Patients with relapsing-remitting multiple sclerosis (RRMS) who were treated with ublituximab (TG Therapeutics, New York, NY) (n = 46) had rapid depletion of B cells, reduced disease activity on MRI, markedly lower relapse rate, and disability stability. Ublituximab (UTX) is a novel glycoengineered antibody to CD20 that can be delivered via a 1-hour infusion.
At week 4, median B-cell depletion for those treated with UTX was >99% and this was maintained at weeks 24 and 48 for all doses and infusion times. For patients treated with UTX the number of T1-Gd enhancing lesions was reduced by 100% (from 3.63 to 0) by week 24, which was maintained at week 48 (P = .003). Mean T2 lesion volume was decreased by 7.3% at week 24 (P = .006) and by 10.9% from baseline at week 48 (P = .019). At week 48, 93% of those treated with UTX had no relapses and the annualized relapse rate (ARR) was .07. Confirmed disability improvement occurred in 17% of patients treated with UTX and disability worsened in 7%.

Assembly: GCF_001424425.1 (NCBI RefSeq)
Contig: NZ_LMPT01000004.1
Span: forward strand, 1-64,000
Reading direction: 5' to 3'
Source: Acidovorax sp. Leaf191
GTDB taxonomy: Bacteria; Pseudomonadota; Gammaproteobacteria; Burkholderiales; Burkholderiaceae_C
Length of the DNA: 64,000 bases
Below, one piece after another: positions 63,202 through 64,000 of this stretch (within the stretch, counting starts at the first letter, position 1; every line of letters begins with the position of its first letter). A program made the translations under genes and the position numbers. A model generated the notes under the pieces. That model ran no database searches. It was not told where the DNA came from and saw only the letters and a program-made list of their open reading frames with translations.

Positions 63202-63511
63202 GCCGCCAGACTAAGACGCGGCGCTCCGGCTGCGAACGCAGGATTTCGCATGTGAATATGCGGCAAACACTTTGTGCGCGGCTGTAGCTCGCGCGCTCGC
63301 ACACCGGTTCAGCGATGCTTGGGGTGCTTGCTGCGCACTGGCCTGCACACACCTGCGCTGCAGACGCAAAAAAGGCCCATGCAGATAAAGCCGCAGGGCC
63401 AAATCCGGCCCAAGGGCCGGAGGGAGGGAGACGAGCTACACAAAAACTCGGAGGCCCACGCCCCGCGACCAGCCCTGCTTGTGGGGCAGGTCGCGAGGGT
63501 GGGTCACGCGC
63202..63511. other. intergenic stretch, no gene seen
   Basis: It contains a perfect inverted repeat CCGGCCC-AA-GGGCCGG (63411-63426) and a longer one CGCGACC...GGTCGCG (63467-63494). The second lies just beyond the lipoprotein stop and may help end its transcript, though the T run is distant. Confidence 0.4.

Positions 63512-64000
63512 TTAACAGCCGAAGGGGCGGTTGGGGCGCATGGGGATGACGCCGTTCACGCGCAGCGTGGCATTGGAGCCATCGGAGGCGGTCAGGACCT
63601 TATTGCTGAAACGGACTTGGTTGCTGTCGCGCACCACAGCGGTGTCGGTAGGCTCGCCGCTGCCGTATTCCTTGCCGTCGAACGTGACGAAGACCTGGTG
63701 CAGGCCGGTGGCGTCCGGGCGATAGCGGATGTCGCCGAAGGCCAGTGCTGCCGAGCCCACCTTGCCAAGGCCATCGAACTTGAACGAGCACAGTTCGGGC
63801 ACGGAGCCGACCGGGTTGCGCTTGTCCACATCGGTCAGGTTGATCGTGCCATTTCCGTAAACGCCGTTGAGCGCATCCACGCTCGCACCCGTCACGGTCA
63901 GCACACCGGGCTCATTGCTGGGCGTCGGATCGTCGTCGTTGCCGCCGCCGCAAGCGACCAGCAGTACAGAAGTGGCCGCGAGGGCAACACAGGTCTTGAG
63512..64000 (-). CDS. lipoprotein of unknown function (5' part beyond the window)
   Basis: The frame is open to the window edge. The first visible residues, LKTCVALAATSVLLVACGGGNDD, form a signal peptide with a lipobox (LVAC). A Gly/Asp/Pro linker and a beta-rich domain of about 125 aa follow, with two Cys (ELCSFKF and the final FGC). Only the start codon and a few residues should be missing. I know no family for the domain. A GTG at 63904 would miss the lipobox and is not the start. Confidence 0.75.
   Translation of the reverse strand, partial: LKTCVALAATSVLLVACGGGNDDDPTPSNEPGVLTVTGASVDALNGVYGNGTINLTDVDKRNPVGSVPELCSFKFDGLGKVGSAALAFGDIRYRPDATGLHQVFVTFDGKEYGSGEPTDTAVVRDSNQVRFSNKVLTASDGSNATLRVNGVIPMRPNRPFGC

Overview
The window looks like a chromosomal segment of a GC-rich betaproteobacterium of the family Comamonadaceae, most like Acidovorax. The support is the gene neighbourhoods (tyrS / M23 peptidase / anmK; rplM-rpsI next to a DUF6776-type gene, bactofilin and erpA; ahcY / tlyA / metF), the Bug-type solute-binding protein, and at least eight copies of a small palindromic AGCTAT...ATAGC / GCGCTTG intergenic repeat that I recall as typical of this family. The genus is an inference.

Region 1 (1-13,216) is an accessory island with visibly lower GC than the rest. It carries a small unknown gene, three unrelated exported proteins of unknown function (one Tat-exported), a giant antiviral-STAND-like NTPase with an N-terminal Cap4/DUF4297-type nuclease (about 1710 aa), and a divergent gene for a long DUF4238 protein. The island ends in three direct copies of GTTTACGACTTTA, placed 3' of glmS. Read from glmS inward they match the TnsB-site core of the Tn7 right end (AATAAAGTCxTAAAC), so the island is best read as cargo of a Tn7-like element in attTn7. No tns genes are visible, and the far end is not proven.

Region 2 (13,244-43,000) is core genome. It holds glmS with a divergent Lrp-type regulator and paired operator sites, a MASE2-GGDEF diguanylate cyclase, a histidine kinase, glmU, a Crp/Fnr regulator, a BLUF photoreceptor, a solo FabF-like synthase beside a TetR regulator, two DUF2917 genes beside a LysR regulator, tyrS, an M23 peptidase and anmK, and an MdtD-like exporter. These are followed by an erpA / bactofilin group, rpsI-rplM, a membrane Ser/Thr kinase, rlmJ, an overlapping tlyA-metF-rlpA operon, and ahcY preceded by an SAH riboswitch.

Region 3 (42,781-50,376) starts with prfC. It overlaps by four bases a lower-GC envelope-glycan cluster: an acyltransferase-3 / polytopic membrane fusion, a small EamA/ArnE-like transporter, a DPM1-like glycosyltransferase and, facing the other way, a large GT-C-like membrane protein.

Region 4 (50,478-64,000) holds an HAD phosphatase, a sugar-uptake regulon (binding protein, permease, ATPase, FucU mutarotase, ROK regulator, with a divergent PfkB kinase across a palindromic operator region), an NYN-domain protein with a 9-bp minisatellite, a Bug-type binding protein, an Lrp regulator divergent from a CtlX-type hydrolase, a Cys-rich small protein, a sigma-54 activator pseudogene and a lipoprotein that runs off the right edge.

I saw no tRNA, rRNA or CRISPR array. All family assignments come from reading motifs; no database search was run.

In the phase 2 placebo controlled multicenter study (TG1101-RMS201), patients received 3 infusions of UTX or placebo on days 1 and 15 and again at 24 weeks and then followed for another 24 weeks. Levels of B-cell depletion and safety and tolerability were measured for all participants across 6 dosing cohorts that used 450 mg or 600 mg with infusion times from 1 to 4 hours. These data were presented at the American Conference on Treatment and Research in MMS (ACTRIMS) conference in Dallas, TX February 28-March 1.
Michelle L. Dougherty, MD, FAAN, FAES
Erin Fiedler, DO; and José Biller, MD, FAAN, FACP, FAHA